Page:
Damages and casualties
The "Geng-Zi" Typhoon caused extensive damages and heavy casualties to the territory (Figure 6). Numerous sampans and boats were sunk or even smashed to matchwood by the raging waves. Ten steam-launches and over 110 junks were also sunk and the harbour was full of wreckage. The gunboat H.M.S Sandpiper sank at her mooring and her crews, with one exception, were gallantly rescued by the torpedo-destroyer H.S.M. Otter. The large dredger "Canton River" was blown over and sunk. The Star Ferry pier was also heavily damaged. Over land, there were many reports of damages to houses, especially in the Peak District. All matsheds erected on the reclamation land over Yaumati were leveled to ground by the high winds. Many trees were damaged or uprooted. Lamp posts and telephone posts were bent at all angles by the furious winds. Over 200 lives were lost in these few fatal hours.
Figure 6 Damages in Hong Kong brought by the "Geng-Zi" Typhoon as reported by the Illustrated London News on 22 December 1900.
Judging from the meteorological records and the historical document descriptions, this typhoon brought fearful havoc and desolation to the ill-prepared society in Hong Kong in 1900. This event highlights that, besides timely and accurate forecasts, the awareness and preparedness of the public to respond are also key factors of an effective typhoon warning system. No matter in peak or off-peak seasons, we should always remain vigilant to the typhoon threat in Hong Kong.
C.M. Shun(1), K.Y. Kong(2), and T.C. Lee(1)
(1) Hong Kong Observatory (2) Weather Prediction Center - NOAA, U.S.A.
 G.S.P. Heywood (1940). "The Typhoon of November 17th to 25th, 1939". Appendix B of the Meteorological Results 1939, Royal Observatory
Friday, 3rd May 2013
Which day is the Tuen Ng Festival for this year (2013)?
Which day in the Gregorian calendar is the first day of the 5th lunar month this year (2013)? This question has aroused public concern and discussion (http://www.ettoday.net/news/20121120/129516.htm). According to the "Hong Kong Observatory (HKO) Almanac 2013" [Figure 1], using the high-precision astronomical data of the HM Nautical Almanac Office, U.K. and the U.S. Navy Observatory, the first day of the 5th lunar month in 2013 will be on 8 June in the Gregorian calendar, same as that of the official almanac of Mainland China. However, some common Chinese folk calendars fix that day to be 9 June. Because of this difference, there appears to be two different Gregorian dates of the Tuen Ng Festival (the 5th day of the 5th lunar month) in 2013.
In fact, such discrepancy is not uncommon. Table 1 shows that there will be three more similar situations in the next 20 years. In particular, there are two different dates for the Lunar New Year Day in 2030!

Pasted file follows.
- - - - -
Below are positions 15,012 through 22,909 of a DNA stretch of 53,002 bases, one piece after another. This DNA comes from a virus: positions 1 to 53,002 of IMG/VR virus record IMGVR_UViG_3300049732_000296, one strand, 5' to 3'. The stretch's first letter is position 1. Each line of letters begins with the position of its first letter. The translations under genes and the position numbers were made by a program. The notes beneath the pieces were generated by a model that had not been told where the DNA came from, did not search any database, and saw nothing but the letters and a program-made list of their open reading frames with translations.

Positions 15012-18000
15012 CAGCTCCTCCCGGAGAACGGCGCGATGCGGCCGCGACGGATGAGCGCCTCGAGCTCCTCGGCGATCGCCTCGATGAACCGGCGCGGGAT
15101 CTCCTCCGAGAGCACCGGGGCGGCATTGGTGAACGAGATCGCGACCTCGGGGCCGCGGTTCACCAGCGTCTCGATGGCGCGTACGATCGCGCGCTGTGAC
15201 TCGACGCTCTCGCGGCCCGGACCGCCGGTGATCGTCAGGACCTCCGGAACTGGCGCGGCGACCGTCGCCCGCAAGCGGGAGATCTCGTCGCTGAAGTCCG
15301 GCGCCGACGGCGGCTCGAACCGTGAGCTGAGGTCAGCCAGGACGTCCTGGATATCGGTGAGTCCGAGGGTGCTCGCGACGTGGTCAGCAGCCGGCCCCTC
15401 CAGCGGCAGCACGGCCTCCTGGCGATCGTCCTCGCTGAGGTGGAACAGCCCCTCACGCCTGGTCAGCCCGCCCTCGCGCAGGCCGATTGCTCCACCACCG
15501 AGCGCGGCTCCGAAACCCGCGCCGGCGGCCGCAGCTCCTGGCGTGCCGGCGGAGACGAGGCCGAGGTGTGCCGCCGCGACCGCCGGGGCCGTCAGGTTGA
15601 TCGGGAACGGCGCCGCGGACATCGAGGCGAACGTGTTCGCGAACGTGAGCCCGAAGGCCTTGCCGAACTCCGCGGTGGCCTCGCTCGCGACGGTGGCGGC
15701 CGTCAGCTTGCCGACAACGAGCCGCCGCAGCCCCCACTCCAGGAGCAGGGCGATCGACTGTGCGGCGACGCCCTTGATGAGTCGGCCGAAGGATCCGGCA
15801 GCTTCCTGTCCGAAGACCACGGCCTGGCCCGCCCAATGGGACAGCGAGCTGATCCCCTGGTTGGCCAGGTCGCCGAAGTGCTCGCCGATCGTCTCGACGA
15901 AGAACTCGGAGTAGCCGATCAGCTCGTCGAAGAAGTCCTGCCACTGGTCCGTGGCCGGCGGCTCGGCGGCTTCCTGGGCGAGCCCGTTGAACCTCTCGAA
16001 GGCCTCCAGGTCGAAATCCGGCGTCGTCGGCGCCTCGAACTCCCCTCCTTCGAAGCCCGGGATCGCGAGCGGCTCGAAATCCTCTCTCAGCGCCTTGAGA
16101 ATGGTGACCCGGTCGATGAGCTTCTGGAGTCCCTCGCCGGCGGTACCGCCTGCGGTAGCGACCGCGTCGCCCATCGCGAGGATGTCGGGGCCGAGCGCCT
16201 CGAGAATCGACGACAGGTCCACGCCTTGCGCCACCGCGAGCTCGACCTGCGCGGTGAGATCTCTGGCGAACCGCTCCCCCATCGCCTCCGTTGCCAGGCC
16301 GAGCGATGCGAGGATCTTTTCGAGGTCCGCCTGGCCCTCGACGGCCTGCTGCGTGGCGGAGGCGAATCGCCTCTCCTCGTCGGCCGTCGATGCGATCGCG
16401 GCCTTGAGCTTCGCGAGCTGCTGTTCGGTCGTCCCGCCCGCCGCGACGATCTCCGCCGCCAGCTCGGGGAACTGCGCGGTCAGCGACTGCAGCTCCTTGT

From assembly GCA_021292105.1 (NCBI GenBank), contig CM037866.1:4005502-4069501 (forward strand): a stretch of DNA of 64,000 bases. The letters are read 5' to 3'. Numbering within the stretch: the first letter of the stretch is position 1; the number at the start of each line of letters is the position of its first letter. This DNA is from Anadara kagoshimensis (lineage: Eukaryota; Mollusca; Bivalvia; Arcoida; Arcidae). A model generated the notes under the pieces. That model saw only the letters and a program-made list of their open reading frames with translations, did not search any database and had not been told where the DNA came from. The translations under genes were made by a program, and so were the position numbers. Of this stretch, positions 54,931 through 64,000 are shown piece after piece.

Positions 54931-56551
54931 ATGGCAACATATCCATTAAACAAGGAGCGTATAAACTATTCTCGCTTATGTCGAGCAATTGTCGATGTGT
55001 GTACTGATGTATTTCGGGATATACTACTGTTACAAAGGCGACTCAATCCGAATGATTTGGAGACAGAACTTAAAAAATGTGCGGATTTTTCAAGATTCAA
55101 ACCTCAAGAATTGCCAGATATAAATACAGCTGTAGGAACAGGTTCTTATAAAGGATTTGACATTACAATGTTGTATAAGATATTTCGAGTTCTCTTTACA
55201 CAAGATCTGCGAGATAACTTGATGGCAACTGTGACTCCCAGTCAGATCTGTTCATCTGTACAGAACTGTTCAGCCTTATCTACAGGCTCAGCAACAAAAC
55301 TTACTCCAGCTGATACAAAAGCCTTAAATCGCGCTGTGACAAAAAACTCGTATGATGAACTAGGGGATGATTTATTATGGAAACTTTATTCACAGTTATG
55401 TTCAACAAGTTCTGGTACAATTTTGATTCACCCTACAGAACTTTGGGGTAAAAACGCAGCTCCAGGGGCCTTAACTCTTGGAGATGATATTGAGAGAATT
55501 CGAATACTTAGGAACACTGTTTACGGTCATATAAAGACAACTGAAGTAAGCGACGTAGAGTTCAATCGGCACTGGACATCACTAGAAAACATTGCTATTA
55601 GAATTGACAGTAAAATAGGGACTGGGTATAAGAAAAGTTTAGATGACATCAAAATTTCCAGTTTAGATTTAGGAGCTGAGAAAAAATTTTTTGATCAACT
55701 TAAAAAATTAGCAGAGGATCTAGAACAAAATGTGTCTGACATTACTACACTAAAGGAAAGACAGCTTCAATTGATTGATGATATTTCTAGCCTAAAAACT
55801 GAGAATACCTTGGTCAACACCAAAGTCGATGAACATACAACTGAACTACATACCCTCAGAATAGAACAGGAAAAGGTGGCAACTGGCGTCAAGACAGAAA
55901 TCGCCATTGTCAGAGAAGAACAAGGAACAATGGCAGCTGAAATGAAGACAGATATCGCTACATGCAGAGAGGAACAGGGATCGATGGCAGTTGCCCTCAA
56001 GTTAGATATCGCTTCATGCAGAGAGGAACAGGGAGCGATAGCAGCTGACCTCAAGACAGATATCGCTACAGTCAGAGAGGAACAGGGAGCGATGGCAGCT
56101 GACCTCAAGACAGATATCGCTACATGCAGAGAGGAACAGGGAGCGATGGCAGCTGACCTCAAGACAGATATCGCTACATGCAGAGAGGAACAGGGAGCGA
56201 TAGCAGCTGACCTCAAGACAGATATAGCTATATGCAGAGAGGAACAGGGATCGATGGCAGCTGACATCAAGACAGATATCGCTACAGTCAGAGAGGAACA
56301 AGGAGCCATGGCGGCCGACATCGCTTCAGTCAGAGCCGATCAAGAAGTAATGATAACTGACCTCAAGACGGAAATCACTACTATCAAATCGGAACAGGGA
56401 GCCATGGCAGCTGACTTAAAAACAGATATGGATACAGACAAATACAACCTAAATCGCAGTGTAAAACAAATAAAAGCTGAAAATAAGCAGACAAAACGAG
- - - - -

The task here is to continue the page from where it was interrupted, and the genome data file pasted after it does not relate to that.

Table 1 Comparison of Gregorian-Lunar calendar conversion of HKO Almanac and some Chinese folk calendars.
What are the reasons behind the discrepancies? Let us first understand how the first day of a lunar month is determined from the astronomical point of view.
Each month in the lunar calendar starts with a "New Moon", which occurs when the Moon and the Sun move to the same longitude on the ecliptic, . Different computed dates in different calendars come about due to two main reasons: (a) outdated astronomical computation; and (b) change in the standard time adopted.
First of all, astronomical computation has become more and more precise with the advance in science and technology. Official authorities will make use of the latest astronomical data and computation methodology to re-calculate and revise the calendars from time to time. The Hong Kong Observatory and the Zijinshan Astronomical Observatory of Mainland China will revise the official calendars whenever there are updated information and decisions issued by the International Astronomical Union and the Jet Propulsion Laboratory in the US. On the other hand, some of the Chinese folk calendars are compiled based on outdated astronomical data and methodology or duplicating the data from old versions of official calendars. In case when the "New Moon" occurs very close to midnight, it is possible to have different start times for the first day of lunar month based on different astronomical data and computation methodologies. For example, the "New Moon" of the 5th lunar month this year (2013) will occur at 23:56 Hong Kong Standard Time (HKT) on 8 June based on the latest astronomical data and computation methodology. If outdated data and computation methodology are used, the "New Moon" may appear after 00:00 (HKT) on 9 June and the first day of the 5th lunar month will then occur on 9 June. Table 2 shows that all the times for the "New Moons" of the four dates mentioned in Table 1 will occur near midnight based on the latest astronomical data and computation methodology.
Table 2 The Gregorian calendar dates and Hong Kong Standard Times of the New Moons for the first days of the lunar months listed in Table 1.
Secondly, even though the same astronomical data and computation methodology are used, the results may still be different if different standard times are adopted. In late Qing and early Republic period, the 116.383 degree East (longitude of Beijing) of apparent solar time was used as time standard . However, a unified time zone, which is 120 degree East of longitude of apparent solar time, was adopted as the standard time for Mainland China soon after the establishment of the People's Republic of China. The times for "New Moons" and the "Solar Terms" of the calendar was then converted to the Coordinated Universal Time (UTC) plus eight hours. It is noted that the difference in these two standard times adopted may lead to a difference of about 14.468 minutes for defining the beginning of a day. Therefore, adopting different standard times could generate different results in compiling the calendar even though the same astronomical data and computation methodology are used. For example, the first day of the 1st lunar month in 1916 would be on 4 February (the "New Moon" occurred at 00:05 on 4 February) if the current standard time is used, but it was fixed on 3 February (the "New Moon" occurred at 23:51 on 3 February) based on the standard time used at that time.